Thanks to Danielle Zeyher, FASB project manager, and all who participated in a lively and informative FASRI round table on proposed new lease accounting standards. The FASB and IASB are preparing what could be a giant step that would bring more than $1 trillion of debt onto balance sheets of public U.S. companies alone (e.g., The Analyst’s Accounting Observer, September 27, 2010; New York Times, June 22, 2010).  Watch the FASRI posts for a link to the audio of today’s round table.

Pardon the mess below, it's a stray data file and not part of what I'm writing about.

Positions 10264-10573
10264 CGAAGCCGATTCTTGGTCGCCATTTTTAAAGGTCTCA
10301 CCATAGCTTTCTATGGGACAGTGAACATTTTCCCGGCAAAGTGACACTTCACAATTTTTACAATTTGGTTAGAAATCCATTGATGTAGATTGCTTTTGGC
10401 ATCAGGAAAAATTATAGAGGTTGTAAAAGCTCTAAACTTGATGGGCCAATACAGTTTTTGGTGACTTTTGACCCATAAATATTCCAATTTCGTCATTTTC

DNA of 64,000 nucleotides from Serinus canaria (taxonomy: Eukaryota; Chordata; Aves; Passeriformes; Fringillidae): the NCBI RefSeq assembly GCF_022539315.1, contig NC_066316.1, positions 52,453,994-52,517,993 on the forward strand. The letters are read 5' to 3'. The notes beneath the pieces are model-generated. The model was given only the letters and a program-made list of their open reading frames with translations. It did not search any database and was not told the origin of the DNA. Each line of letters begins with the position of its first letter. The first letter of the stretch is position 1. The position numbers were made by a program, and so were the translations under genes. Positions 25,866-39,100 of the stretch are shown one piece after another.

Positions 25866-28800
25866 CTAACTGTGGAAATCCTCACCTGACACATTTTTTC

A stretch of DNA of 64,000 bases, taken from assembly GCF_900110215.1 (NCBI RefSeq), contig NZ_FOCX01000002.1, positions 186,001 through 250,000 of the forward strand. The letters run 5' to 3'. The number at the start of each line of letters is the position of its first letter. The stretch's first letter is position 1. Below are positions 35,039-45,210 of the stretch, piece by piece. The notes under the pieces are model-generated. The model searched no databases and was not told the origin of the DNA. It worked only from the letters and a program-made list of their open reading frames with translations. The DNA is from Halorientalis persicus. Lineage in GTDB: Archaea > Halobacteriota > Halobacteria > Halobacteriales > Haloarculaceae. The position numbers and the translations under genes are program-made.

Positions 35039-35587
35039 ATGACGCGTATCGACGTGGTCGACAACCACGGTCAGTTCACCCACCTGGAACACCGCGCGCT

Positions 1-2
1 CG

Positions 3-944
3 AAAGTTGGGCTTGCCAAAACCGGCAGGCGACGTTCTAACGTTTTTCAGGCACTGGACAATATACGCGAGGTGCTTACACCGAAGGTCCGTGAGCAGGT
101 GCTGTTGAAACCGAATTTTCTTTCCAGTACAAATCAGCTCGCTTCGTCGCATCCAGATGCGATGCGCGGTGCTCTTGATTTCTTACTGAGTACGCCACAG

During today’s round table, I promised a cite to a working paper that provides evidence consistent with credit ratings failing to reflect currently off-balance sheet obligations related to operating leases. Click here to see that working paper by Steve Lim, Steven Mann, and Vassil Mihov. The paper’s evidence suggests that despite rating agencies’ adjustments that capitalize operating leases, those rating agencies do not treat operating leases in the same manner as on-balance sheet debt when determining credit ratings. If the FASB-IASB proposals are implemented, the term operating lease may virtually disappear from accounting terminology, and all lease obligations will be recorded on the balance sheet. If implemented, it will be interesting to see whether credit ratings change as a result of the accounting changes.